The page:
Gurbir Singh
Businessworld (edition: February 18, 2008)

On 21 November last year, a four-bedroom apartment at Mumbai’s posh Nariman Point was sold to a UK-based non-resident Indian (NRI) for a princely Rs 34 crore. The value of the seventh floor flat in NCPA Apartments — at Rs 97,000 per sq. ft — is the highest price ever paid for a residential property.

Recently, builder Zubair Lakdawalla and three of his cohorts were arrested on charges of engineering the killing of a Buddhist monk in Mumbai’s slum pocket of Govandi. The monk had resisted the builder’s attempts to push through a realty project on slum lands, and his death sparked widespread public ire and rioting by the monk’s Dalit supporters.

A lease of an NDTV office in the commercial hub of Bandra Kurla Complex came up for renewal recently. The company, unable to meet the demand for tripling the rent, decided to move out. Another media company TV18’s CEO Haresh Chawla says wryly, “Real estate costs have ballooned beyond control.”

A Bubble? Really?
The real estate sector in India is a series of micromarkets with different characteristics. Mumbai and Delhi cannot be compared with smaller cities such as Bangalore and Hyderabad; in cities like Jaipur and Indore, behaviour is even more varied. There are also some differences in how residential and commercial property markets behave.

Micro-markets in Mumbai that have little housing stock coming in continue to see values moving. “Residential bookings at a C.L. Raheja project in Hindoostan Spinning & Weaving Mills in central Mumbai opened at Rs 18,000 per sq. ft a year ago, but are now at Rs 26,000 per sq. ft,” says Akshaya Kumar, chief of broking firm Parklane Properties. Similarly, residential bookings that began at Rs 12,000 per sq. ft at Bombay Dyeing’s Spring Mills at Wadala, have now touched Rs 25,000 a sq. ft.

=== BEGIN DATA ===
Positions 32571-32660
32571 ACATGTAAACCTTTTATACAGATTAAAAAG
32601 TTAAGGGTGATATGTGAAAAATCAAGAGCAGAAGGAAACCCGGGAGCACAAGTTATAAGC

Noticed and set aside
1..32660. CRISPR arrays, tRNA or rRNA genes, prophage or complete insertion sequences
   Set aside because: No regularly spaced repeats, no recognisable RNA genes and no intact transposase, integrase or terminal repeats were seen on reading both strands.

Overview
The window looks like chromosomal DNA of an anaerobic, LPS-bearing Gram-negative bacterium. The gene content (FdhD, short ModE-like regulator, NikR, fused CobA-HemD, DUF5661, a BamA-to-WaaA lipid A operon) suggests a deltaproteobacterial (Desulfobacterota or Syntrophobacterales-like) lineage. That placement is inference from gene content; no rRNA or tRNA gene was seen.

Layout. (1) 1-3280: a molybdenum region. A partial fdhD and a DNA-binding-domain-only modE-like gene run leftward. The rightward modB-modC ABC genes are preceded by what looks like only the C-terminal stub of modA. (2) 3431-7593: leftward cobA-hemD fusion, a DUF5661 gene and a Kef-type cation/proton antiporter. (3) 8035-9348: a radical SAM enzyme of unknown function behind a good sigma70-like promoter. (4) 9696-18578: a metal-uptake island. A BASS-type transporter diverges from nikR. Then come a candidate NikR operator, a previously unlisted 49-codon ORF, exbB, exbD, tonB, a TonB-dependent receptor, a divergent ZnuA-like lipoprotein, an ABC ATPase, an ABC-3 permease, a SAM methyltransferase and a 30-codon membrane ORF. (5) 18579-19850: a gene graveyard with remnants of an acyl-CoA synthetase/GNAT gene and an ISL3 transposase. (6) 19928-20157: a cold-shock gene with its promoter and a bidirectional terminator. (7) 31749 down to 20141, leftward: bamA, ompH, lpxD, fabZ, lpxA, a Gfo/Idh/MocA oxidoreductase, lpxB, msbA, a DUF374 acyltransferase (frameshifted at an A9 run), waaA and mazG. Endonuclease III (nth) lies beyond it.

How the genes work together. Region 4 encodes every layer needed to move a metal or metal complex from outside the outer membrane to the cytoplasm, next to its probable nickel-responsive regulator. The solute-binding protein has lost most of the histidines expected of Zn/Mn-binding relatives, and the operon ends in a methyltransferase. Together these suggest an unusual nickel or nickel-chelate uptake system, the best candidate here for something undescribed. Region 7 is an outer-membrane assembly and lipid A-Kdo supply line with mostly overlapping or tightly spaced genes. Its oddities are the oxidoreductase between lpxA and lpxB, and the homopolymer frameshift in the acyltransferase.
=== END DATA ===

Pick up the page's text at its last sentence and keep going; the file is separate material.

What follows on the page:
So how much of a bubble is it? Take a two-bedroom, 850-sq. ft flat in the western suburbs of Mumbai that could cost Rs 1.2 crore, 80 percent of which is financed by a housing loan. Let us assume that the annual interest cost is Rs 12 lakh, or 10 percent. At a monthly rental of Rs 50,000, the annual rental is about Rs 6 lakh. The return on investment is about 5 percent — less than consumer inflation. Buyers bank on gains on capital or property value.

In comparable markets, home prices should be about 12 to 15 times annual rent, analogous to a price earnings multiple. Across the board, they are much higher. Then there is the affordability test, which should be about 4-5 times annual income of the home buyer. Again, most are well above that range.

Similary, Chennai’s sought-after IT destination — Old Mahabalipuram Road — has seen a decline in rentals by around 10 percent recently. A housing complex planned for IT professionals by the Surinder Hiranandani Group on that road opened bookings at Rs 3,500 per sq. ft, but lack of demand has pushed down rates to Rs 2,500 a sq. ft, says local brokers.

Indian and foreign realty funds have also raised humungous amounts. Since 2005, realty funds have mobilised around Rs 20,000 crore. Realty funds were allowed registration by the Securities and Exchange Board of India (Sebi) as venture capital funds in 2005, with a tenure of 7-10 years. Investors poured in as industry forecasts predicted the real estate market would spiral from $12 billion currently to $90 billion in 2015, driven by a shortage of 200 million sq. ft of demand from the IT/ITES sector and a requirement of 18 million housing units by 2010.

... Loopholes...
But there are troubling questions. Save for RBI’s reporting system, there is very little monitoring as to where and how foreign funds are being parked. This has raised fears that foreign or joint venture firms may be bending the law and illegally engaging in speculative activity.

For instance, acquisition of agricultural land with FDI funds is illegal. Yet, disclosures by joint venture (JV) Emaar MGF reveal that 83 percent of the 12,544 acres the company acquired was agricultural land. Emaar Properties, a Dubai-based development company, has a 41 percent stake in the JV, which is raising around Rs 6,000 crore through an IPO this February.
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  • Ipo Closed

    No Home Buyer. These People Are Cheating. It Will Follow The Us Housing Market Soon, Dont Worry !!!;)